Clinical comparison of the effects of isoflurane or propofol anaesthesia on mean arterial blood pressure and ventilation in dogs undergoing orthopaedic surgery receiving epidural anaesthesia.

Bustamante et al., Vet J. 2018 Mar;233:49-54. Epub 2018 Jan 11.

The aim of this study was to compare the effects on mean arterial pressure (MAP) and ventilation of propofol total IV anaesthesia (TIVA) and isoflurane as anaesthetic maintenance in healthy dogs undergoing orthopaedic surgery, with epidural anaesthesia.

Dogs were premedicated IM with dexmedetomidine (4μg/kg) and methadone (0.3mg/kg), induced with IV propofol (0.65-5mg/kg) and randomly assigned to be maintained with isoflurane (group I) or propofol (group P). Isoflurane end-tidal concentration (EtISO) and propofol infusion rate were adjusted during the surgery to maintain a suitable anaesthetic depth.

All dogs received bupivacaine (1mg/kg) and morphine (0.1mg/kg) in the lumbosacral epidural space (total volume 0.2mL/kg).

MAP was recorded every 5min during the procedure. Statistical analysis was performed using parametric (Student's t test) and nonparametric (Mann-Whitney U-test, chi-square) tests, as appropriate.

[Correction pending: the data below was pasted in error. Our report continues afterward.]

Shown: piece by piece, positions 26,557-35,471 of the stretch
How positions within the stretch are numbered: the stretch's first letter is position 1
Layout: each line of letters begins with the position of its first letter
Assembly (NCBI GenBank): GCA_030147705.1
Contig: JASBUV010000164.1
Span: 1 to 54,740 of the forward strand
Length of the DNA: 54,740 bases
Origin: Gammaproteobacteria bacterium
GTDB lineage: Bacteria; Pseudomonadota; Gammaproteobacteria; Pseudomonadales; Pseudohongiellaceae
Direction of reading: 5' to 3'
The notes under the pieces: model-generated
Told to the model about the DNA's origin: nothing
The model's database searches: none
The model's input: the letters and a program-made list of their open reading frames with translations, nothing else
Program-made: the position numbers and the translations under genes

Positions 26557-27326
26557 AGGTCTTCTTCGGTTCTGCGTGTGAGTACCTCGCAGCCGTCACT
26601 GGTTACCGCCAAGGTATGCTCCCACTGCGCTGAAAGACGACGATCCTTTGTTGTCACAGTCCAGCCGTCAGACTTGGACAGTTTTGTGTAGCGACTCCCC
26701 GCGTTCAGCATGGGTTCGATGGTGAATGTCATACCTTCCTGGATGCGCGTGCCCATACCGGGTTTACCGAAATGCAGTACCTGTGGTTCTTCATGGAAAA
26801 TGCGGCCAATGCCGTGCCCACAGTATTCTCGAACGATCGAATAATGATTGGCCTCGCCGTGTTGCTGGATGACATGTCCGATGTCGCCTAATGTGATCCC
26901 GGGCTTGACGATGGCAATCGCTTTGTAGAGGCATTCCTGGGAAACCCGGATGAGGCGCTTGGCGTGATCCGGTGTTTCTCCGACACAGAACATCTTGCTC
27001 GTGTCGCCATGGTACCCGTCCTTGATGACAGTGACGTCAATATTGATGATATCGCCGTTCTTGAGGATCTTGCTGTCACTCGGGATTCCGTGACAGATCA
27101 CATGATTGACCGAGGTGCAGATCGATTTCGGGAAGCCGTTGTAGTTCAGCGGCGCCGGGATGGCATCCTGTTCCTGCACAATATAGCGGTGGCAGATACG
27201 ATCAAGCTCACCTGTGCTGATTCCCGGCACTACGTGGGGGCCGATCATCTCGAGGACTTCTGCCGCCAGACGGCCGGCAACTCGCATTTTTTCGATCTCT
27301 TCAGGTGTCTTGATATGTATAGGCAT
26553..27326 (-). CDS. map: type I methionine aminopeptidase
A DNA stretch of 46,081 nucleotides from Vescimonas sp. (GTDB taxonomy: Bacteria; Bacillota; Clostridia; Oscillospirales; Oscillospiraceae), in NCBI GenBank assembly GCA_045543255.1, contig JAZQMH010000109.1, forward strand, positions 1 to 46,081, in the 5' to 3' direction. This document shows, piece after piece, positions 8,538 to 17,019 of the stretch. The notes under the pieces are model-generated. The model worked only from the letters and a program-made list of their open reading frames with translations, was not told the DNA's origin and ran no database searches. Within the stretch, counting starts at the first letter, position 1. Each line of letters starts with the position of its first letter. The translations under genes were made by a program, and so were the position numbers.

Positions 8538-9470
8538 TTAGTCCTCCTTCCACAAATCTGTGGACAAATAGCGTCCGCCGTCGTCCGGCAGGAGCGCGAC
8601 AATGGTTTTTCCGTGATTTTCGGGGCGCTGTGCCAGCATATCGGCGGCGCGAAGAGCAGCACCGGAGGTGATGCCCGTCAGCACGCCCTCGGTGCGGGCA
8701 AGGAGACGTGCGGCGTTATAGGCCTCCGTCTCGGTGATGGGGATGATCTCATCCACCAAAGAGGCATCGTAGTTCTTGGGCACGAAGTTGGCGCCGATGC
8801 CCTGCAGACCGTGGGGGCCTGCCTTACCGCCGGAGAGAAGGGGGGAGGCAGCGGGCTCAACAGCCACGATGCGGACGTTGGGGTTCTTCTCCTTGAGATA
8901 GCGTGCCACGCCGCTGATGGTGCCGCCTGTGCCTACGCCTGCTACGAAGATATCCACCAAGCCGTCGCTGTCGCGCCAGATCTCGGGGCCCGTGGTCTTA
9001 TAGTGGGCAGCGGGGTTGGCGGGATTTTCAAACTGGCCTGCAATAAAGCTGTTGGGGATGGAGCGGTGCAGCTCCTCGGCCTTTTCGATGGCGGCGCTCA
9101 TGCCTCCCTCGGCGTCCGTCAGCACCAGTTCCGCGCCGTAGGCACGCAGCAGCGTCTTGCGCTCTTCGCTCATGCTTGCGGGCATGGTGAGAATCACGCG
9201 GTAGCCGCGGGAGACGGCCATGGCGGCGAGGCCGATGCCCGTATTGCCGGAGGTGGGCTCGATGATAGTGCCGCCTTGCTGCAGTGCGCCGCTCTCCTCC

Anaesthetic maintenance in groups I and P was accomplished by providing a mean EtISO of 1.12±0.15% and a mean propofol infusion rate of 15.0±4.7mg/kg/h, respectively. MAP was significantly higher in group P than in group I (92±17mmHg versus 78±10mmHg; P=0.021).

Eleven dogs in group P and two dogs in group I reached an EtCO2>7.3kPa, requiring mechanical ventilation (P=0.001).

In combination with epidural anaesthesia, propofol TIVA improved MAP and is a suitable alternative to isoflurane in orthopaedic surgery of the hind limb in healthy dogs. Nevertheless, since it was associated with increased respiratory depression, mechanical ventilation should be available.

Small animal: